The jump to "The Venture" by Jean Kenyon Mackenzie is made with some relief, for there is a rippling lyrical note about her work that is unforced and charming in itself. "The Venture" is a book of distinct limitations, an unimportant offering, but it is both musical and pleasing. One likes Miss Mackenzie for what she is the much misused words "minor poet" fit her - and because she pretends to offer no more than a series of personal moods and observations. When she writes:

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She was the little wind that falls Before the falling of the rain; She was the one and early star We lose and see and lose again.

She was the pang of the caress That is too brief for our delight; She was the torch another bore And passed us in the night,

we are satisfied because we have expected no more. It is such spontaneous and unlabored poetry as this that creeps into anthologies and achieves an endurance that is not the good fortune of more ambitious labors.

Three more women remain to be considered before the two men who have published books of verse are ventured upon. There is no similarity between these three women. Margaret Tod Ritter, in "Mirrors", shows a precise touch, a melodic sense, and an adequate grasp of the sonnet form. She makes her mistake in writing pseudo-Irish poems about leprecauns, may, and witchcraft. For all the writer knows, Miss Ritter may be Irish, but that does not change the bogus quality of her attempts at Celtic expression. When she is at her best and simplest, however, she catches an authentic atmosphere and is well worth reading. Take "Sonata Appassionata", for instance:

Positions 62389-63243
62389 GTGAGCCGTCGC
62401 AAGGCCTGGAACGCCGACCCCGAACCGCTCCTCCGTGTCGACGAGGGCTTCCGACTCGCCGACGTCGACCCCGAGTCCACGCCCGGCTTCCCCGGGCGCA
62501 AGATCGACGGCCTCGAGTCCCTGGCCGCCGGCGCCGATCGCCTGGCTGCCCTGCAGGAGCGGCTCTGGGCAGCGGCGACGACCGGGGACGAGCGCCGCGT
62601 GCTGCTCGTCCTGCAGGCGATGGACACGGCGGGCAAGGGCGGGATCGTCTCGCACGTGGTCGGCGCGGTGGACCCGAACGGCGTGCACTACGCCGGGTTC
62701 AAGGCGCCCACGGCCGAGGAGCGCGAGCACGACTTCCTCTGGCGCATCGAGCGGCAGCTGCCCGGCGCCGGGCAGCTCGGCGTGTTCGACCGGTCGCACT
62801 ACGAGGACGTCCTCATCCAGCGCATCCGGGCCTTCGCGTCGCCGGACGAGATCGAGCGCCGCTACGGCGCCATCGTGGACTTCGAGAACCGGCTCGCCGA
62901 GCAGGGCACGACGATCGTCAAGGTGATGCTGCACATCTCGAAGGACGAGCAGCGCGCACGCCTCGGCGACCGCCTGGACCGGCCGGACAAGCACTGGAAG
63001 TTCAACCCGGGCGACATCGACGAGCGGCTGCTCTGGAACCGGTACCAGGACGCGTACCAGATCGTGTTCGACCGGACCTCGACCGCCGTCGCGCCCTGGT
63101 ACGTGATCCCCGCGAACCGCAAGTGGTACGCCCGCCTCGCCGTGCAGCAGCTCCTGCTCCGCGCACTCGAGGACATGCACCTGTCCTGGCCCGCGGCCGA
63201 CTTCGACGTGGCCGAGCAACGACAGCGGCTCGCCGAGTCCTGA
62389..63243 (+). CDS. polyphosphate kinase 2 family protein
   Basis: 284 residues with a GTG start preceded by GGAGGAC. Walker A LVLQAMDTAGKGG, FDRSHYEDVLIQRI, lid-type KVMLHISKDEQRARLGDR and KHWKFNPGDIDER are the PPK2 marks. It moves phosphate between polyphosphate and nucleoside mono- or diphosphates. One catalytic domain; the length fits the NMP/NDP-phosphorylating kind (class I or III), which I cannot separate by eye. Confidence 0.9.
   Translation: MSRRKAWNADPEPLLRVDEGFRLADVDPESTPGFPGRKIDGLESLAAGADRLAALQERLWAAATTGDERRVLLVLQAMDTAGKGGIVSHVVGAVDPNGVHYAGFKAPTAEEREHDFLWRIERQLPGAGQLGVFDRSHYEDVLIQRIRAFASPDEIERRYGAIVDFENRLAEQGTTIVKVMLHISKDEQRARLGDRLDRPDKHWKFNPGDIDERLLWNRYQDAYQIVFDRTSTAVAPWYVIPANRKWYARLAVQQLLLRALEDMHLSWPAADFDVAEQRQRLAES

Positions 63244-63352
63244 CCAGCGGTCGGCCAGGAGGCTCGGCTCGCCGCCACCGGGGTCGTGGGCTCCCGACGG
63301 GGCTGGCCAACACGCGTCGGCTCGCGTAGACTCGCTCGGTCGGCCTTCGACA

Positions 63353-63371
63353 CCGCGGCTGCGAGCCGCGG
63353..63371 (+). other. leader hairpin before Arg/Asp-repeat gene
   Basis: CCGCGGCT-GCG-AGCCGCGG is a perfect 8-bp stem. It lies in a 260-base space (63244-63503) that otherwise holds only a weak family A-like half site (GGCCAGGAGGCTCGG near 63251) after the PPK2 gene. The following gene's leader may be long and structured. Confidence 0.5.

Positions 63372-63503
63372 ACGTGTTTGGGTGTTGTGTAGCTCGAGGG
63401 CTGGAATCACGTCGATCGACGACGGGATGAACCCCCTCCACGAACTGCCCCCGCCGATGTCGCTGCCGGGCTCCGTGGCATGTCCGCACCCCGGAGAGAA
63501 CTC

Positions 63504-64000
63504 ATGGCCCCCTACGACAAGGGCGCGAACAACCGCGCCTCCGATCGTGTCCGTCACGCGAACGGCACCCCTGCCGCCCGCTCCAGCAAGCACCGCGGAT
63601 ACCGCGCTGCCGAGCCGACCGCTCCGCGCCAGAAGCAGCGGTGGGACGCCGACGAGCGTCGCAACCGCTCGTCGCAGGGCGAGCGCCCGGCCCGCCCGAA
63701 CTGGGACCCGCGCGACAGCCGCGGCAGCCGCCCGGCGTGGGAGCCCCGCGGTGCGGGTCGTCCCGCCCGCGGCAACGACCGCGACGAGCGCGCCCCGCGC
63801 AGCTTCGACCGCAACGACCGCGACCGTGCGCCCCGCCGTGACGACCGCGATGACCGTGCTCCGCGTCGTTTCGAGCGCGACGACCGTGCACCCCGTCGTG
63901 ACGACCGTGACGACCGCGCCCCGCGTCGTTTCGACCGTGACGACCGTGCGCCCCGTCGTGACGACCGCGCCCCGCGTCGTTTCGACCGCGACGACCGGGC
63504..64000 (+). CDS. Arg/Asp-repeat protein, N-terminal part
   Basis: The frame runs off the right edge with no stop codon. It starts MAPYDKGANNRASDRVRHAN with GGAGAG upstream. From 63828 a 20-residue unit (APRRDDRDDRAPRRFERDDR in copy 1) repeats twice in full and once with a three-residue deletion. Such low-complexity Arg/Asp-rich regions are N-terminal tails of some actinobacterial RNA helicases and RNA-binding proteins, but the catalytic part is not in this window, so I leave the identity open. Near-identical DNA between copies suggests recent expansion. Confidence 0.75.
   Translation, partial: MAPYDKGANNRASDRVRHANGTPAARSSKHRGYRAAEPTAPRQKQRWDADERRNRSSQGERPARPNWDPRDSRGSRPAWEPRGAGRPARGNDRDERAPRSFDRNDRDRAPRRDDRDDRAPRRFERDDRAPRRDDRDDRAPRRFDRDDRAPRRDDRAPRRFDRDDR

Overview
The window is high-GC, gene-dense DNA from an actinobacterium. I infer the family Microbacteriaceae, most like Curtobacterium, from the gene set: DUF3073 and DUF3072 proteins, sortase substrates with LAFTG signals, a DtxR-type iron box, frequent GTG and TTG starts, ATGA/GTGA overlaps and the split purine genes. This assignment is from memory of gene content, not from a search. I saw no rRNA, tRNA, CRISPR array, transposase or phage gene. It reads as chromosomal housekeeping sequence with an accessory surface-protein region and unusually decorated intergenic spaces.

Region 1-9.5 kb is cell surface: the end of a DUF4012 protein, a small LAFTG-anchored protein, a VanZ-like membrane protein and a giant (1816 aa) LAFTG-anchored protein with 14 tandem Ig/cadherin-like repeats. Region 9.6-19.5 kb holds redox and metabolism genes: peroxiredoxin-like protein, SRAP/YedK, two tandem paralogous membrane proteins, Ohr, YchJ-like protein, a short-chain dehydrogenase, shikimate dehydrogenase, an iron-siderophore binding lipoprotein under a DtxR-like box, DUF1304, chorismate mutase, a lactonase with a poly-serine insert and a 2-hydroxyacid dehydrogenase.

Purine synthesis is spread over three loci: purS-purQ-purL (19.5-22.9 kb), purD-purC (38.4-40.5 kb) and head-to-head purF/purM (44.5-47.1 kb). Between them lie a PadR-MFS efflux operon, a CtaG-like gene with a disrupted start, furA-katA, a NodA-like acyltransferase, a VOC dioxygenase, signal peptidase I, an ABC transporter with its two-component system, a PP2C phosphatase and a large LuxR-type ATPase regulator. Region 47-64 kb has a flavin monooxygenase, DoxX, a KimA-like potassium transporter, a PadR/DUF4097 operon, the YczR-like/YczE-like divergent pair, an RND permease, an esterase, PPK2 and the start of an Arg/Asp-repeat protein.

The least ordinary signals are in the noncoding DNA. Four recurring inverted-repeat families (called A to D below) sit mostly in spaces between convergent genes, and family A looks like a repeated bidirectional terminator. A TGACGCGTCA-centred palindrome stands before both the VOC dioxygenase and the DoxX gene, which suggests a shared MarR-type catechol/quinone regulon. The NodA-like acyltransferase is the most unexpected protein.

Thou art my silver lyre, my lute of jade,
I touch thee reverently; thy wrist, thy brow,
While from so brief an ecstasy is made
A song of worship. Harp and cello, thou,
O'er which my bow-hand passes with a


Of minor chords. Beloved, close thine eyes

That I may find what semi-tones of sleep Weigh down the moth-white lids. Thou art the rise

Appassionata of a golden reed

Singing the songs of Pan, thou art the fall
Of drum and organ throbbing out the need
Of human love. Beloved, thou art all
The melody of life. Thou art the string
I shall have broken when I cease to sing.

In spite of all the irritating "thou arts" in this sonnet, in spite of its certain echoing of a thousand and one vanished bards, there is something pleasing about it.

Dorothy Dow is of a different school. "Will-o'-the-Wisp" is almost solely concerned with what for want of a better phrase we may call "sophisticated love poetry". It doesn't bite very hard. Lacking both depth and impressiveness, its sole appeal is implicit in a certain passionate earnestness of expression and a fair lyrical quality. Here are the usual stanzas about love vanishing overnight. The titles are an index to the book. "For a Man", "For Another Man", "The Crillon, 1924", "The Rose Grows Old", "Lost Lady", "Cabaret", "Cabaret", "End of the Play", "Harlot", "Between Last Night and This", "End of Loveliness", "O, Let Death", "How Do I Love You", and so on to the last line where Beauty returns, as usual, on unreluctant feet, this is the measure of Miss Dow's book.

"The Wandering Eros" by Martha Dickinson Bianchi is another book that does not bite. It is archaic for the most part, repetitious in thought, and lacking in any fine elements of inspiration. The author is scholarly and evidently fully aware of the technical demands of verse, but she is far from